The Unforgettable Fire

The Unforgettable Fire Front Sleeve

The Unforgettable Fire
Front Sleeve | Purchase Album

Release Date: October 1, 1984

Highest Chart Position: UK: 1 USA: 12

Liner Notes:

Published by Blue Mountain Music Ltd. Produced and Engineered by: Brian Eno & Daniel Lanois. Additional Engineering: Kevin Killen. Assistant Engineer: Randy Ezratty. All tracks recorded in Ireland at Slane Castle, Co. Meath and Windmill Lane Studios, Dublin. Bono: vocals. The Edge: guitar, keyboards, vocals. Adam Clayton: bass. Larry Mullen Junior: drums. Additional vocals, instruments and treatments: Eno / Lanois. Music U2, Words Bono. String Arrangement: Noel Kelehan. Fairlight: Paul Barret. Managment: Paul McGuinness. Anne-Louise Kelly - Principle Management - Dublin. Ellen Darst - Principle Management - New York.

Track List:

  1. A Sort Of Homecoming (5:29)
  2. Pride (In The Name Of Love) (3:49)
  3. Wire (4:19)
  4. The Unforgettable Fire (4:55)
  5. Promenade (2:32)
  6. 4th Of July (2:15)
  7. Bad (6:09)
  8. Indian Summer Sky (4:18)
  9. Elvis Presley and America (6:22)
  10. MLK (2:32)


  • Australia: Island 822 898-2
  • Germany: Island 610 194/CID 102
  • Ireland: CBS 26209
  • Israel: Island BANU25
  • Japan: Island 28S1-252, Island PHCR-4705
  • Mexico: RCA LAE 605
  • Sweden: Island U2 5
  • UK: Island CID 102, Island U2 5, Island UC2 5, Island, IMCD 236, Island U212, Island 822 898-5 (Digital Compact Cassette), Island UC212
  • USA: Island 90231-1, Island 90231-2, Island 90231-4, Island 422-822 898-2, Mobile Fidelity UDCD 624, Mobile Fidelity MFSL-107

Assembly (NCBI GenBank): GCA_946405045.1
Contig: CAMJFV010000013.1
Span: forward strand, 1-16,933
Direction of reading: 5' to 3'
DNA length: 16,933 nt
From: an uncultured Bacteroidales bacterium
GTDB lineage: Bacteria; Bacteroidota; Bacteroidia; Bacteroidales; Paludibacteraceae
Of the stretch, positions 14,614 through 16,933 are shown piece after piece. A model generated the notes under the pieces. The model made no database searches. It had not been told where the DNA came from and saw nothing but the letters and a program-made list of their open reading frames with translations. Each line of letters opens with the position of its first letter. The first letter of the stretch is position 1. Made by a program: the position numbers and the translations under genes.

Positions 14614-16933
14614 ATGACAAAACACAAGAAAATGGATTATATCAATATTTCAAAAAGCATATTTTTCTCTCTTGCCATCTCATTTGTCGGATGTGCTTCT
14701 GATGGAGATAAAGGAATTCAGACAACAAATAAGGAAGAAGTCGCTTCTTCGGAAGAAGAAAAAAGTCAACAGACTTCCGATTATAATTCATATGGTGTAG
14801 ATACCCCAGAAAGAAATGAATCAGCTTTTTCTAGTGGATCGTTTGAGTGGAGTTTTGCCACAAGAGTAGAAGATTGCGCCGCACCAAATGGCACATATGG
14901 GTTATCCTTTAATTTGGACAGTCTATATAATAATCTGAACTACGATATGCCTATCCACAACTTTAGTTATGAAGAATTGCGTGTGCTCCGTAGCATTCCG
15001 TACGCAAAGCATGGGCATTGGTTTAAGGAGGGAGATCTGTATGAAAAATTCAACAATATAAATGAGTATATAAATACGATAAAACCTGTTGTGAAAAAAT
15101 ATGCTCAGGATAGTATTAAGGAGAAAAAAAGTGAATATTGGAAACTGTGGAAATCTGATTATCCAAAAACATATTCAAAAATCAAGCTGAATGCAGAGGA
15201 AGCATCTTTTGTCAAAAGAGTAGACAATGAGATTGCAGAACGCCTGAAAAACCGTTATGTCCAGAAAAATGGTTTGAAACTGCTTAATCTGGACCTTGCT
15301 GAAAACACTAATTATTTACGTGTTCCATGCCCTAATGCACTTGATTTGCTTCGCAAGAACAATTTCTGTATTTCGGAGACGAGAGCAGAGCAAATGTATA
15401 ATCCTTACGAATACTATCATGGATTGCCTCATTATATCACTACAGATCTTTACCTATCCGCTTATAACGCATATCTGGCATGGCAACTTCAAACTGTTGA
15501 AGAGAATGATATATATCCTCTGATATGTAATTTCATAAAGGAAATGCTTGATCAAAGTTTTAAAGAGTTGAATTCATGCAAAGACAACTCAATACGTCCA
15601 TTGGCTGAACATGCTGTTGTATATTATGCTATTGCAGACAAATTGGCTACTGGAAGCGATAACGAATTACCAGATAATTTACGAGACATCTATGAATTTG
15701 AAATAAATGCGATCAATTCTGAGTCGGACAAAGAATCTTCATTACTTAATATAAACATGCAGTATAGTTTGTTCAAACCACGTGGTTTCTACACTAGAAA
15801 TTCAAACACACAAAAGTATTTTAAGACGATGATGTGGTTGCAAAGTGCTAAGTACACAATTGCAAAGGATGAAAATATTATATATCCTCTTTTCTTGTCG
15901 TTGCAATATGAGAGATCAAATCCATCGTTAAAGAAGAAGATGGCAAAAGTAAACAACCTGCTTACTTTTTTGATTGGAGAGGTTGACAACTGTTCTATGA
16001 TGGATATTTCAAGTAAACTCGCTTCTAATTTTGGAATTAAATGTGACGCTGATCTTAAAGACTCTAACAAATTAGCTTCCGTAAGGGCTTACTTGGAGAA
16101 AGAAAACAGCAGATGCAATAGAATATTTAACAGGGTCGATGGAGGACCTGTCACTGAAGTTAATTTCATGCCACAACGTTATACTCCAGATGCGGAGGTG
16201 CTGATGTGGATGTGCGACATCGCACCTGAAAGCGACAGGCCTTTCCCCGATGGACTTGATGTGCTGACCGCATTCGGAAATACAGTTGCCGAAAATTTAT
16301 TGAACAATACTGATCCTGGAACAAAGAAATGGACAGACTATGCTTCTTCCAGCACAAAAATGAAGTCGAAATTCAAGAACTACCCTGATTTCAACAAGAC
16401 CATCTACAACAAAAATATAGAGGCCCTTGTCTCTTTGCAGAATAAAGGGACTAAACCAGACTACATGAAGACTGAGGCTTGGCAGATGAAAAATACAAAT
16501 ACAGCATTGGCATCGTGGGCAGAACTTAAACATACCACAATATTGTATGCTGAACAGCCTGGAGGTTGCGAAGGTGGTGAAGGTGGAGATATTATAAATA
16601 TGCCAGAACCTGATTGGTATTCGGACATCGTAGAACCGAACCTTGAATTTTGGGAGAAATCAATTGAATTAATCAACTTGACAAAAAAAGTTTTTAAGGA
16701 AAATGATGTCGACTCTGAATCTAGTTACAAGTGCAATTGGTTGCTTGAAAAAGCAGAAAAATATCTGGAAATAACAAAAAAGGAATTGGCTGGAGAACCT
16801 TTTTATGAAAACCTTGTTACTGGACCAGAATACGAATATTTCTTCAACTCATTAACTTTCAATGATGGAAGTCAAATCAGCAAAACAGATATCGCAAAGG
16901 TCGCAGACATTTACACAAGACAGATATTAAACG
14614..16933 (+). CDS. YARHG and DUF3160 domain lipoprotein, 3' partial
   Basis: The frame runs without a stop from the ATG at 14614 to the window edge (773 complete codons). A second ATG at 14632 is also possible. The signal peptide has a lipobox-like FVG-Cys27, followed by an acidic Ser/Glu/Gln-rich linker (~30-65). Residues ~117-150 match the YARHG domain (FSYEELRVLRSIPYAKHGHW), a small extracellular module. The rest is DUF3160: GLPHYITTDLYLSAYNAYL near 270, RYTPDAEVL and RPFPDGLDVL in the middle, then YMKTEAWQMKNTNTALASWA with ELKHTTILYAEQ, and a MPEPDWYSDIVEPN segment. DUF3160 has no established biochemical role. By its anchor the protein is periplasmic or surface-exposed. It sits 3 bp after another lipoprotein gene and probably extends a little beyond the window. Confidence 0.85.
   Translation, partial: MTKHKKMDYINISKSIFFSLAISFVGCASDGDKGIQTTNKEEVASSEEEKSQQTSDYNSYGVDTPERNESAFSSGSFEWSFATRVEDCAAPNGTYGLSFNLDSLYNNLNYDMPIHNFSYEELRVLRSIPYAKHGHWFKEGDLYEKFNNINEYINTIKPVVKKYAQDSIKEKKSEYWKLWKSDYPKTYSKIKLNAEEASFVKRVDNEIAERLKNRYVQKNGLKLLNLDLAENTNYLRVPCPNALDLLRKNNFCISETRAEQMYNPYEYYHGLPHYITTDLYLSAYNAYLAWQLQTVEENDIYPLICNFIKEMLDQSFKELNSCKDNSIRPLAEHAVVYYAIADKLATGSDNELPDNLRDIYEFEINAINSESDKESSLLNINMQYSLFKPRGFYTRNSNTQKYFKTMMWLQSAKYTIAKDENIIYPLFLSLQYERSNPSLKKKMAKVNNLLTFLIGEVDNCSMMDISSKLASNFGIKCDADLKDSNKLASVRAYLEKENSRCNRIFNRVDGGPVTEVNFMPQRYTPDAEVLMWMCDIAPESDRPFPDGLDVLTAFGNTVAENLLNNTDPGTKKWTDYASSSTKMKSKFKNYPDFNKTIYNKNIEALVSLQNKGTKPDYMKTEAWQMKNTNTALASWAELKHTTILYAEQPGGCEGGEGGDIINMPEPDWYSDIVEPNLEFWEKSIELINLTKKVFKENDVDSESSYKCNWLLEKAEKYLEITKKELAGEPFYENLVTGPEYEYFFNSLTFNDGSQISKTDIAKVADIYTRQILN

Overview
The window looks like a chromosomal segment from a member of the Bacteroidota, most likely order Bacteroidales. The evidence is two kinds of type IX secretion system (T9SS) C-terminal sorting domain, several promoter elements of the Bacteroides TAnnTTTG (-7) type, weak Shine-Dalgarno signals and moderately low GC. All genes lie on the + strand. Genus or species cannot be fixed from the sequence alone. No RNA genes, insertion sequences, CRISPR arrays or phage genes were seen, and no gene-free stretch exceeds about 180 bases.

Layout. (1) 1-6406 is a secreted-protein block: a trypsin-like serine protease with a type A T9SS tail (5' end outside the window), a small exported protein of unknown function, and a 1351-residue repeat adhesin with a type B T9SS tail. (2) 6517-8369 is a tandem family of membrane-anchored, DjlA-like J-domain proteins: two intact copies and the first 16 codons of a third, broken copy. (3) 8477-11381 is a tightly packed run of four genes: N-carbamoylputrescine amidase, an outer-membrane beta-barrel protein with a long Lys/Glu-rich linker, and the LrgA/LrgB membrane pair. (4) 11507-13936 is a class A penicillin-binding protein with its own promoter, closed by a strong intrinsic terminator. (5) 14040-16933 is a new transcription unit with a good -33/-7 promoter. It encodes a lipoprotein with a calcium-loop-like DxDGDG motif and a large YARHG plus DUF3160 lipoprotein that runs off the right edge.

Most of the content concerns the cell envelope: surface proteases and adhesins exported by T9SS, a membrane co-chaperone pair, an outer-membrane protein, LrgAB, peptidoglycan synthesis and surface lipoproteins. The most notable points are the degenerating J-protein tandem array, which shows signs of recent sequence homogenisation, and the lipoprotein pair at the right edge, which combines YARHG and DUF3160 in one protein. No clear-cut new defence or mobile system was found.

Media Review:

Review: The Unforgettable Fire

4 stars (out of 5)

By Stephen Thomas Erlewine, All Music Guide

In many ways, U2 took their fondness for sonic bombast as far as it could go on War, so it isn't a complete surprise that they chose to explore the intricacies of the Edge's layered, effects-laden guitar on the follow-up, The Unforgettable Fire. Working with producers Brian Eno and Daniel Lanois, U2 created a dark, near-hallucinatory series of interlocking soundscapes that are occasionally punctuated by recognizable songs and melodies. In such a setting, the band both flourishes and flounders, creating some of their greatest music, as well as some of their worst. "Elvis Presley and America" may well be Bono's most embarrassing attempt at poetry, yet it is redeemed by the chilling and wonderful "Bad," a two-chord elegy for an addict that is stunning in its control and mastery. Similarly, the wet, shimmering textures of the title track, the charging "A Sort of Homecoming," and the surging Martin Luther King, Jr. tribute "Pride (In the Name of Love)" are all remarkable, ranking among U2's very best music, making the missteps that clutter the remainder of the album somewhat forgivable.

About this Entry

This page contains a single entry by Jonathan published on October 1, 1984 7:18 AM.

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